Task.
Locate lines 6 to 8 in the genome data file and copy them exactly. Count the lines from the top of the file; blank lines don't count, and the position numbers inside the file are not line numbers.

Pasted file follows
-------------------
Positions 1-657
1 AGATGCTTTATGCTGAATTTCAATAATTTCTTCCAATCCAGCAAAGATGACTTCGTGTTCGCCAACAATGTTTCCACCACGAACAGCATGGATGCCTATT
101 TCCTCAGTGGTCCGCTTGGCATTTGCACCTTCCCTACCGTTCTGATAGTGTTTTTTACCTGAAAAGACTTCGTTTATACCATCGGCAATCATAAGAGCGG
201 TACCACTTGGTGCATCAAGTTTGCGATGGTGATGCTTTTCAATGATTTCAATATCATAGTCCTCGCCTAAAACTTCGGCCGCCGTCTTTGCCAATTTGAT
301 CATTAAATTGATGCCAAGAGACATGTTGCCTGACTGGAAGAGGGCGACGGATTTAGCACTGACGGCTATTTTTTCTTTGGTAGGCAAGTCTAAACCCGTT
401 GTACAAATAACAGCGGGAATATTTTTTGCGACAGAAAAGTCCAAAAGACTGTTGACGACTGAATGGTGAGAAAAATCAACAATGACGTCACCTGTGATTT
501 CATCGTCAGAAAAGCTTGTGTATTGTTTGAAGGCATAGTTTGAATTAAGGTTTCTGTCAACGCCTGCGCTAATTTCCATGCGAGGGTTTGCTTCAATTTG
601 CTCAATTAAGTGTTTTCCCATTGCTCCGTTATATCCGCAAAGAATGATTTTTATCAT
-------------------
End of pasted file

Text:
401 GTACAAATAACAGCGGGAATATTTTTTGCGACAGAAAAGTCCAAAAGACTGTTGACGACTGAATGGTGAGAAAAATCAACAATGACGTCACCTGTGATTT
501 CATCGTCAGAAAAGCTTGTGTATTGTTTGAAGGCATAGTTTGAATTAAGGTTTCTGTCAACGCCTGCGCTAATTTCCATGCGAGGGTTTGCTTCAATTTG
601 CTCAATTAAGTGTTTTCCCATTGCTCCGTTATATCCGCAAAGAATGATTTTTATCAT